The turning of a coil in a magnetic field produces motional emfs in both sides of the coil which add. Since the component of the velocity perpendicular to the magnetic field changes sinusoidally with the rotation, the generated voltage is sinusoidal or AC. This process can be described in terms of Faraday's law when you see that the rotation of the coil continually changes the magnetic flux through the coil and therefore generates a voltage.
Below is an illustration of how an an alternating current is produced in an AC Generator.

Motional EMF

The magnetic force exerted on the charges in a moving conductor will generate a voltage (a motional emf). The generated voltage can be seen to be the work done per unit charge. This motional emf is one of many settings in which the generated emf is described by Faraday's Law.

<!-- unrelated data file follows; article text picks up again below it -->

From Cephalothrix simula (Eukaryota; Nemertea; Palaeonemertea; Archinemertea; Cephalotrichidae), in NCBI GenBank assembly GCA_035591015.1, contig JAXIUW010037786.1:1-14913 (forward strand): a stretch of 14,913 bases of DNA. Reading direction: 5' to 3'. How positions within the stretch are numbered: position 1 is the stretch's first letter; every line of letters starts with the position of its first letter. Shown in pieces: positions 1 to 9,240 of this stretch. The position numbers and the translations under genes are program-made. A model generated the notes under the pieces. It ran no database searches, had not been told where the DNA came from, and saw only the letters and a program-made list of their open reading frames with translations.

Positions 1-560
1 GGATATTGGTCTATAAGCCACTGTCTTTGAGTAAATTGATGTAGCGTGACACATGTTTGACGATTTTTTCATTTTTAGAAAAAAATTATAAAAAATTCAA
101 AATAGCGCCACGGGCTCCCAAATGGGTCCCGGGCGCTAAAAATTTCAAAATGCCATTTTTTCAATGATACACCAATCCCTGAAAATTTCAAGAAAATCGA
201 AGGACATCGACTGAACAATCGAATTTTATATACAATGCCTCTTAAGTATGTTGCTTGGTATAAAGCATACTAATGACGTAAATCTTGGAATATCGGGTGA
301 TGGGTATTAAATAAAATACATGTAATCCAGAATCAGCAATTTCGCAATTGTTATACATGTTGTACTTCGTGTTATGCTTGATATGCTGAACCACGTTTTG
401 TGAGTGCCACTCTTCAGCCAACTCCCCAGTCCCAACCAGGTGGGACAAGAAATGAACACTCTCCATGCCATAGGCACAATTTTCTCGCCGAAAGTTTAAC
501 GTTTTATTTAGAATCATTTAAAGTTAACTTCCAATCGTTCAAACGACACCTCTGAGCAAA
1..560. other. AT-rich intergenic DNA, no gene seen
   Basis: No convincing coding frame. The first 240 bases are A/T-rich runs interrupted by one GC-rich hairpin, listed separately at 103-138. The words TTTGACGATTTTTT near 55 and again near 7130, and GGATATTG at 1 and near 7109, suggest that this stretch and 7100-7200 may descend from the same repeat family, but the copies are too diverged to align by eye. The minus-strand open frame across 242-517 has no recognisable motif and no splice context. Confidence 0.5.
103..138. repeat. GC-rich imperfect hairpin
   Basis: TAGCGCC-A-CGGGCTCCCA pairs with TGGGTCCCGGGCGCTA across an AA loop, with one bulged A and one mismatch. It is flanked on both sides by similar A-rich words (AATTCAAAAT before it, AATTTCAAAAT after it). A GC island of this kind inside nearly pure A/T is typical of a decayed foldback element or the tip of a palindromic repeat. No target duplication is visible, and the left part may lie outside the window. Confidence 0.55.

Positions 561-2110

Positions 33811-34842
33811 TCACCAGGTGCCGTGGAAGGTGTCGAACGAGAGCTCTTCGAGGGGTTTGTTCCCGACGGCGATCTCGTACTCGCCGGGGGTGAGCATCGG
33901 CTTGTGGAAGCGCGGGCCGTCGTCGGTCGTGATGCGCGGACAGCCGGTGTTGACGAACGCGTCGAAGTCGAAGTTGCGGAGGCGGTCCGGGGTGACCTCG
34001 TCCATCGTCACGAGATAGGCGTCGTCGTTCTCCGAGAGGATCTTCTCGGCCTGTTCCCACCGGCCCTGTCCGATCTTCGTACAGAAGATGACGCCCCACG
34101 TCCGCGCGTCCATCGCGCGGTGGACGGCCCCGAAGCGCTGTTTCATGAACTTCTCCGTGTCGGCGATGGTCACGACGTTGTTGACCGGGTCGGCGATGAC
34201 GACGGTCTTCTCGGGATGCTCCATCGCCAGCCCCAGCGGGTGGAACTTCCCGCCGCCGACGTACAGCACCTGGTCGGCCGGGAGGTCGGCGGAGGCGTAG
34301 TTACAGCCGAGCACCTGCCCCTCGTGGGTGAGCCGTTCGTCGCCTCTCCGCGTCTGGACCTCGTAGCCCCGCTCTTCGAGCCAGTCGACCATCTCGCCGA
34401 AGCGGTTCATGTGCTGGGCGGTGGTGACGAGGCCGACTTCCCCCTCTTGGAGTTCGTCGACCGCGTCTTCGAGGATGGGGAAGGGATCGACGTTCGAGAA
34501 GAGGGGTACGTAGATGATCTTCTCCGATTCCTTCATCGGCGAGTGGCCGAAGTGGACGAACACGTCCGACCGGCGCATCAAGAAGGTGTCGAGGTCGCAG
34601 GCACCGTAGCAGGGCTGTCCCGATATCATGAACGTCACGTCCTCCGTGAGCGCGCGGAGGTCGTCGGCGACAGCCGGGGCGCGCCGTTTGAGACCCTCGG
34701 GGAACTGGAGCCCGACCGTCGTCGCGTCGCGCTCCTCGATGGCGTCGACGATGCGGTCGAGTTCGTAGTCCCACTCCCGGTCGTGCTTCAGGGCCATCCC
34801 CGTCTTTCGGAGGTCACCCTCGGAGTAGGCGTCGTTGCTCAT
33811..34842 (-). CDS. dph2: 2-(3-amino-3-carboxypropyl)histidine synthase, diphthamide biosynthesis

Note that the direction of the magnetic force is shown as the right hand rule direction on a positive charge, and shows the direction of the conventional current in the loop.

Motional EMF and Faraday's Law

The motional emf expression is an application of Faraday's Law, as can be seen from:
You could refer to the below powerpoint and a short compiled notes for a more detailed view on the AC Generator and almost all electricity topics thereafter.

Electricity notes:

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Electromagnetic induction is the basic principle for the working of generators.

How does one of this generator works?

The following websites provide simulations of generator. You may want to explore theses sites to figure out how a generator works.

The following websites provide explaination of how an AC generator works. Access Code :- SMTP4S2ACgenerator

Compare and contrast AC and DC generators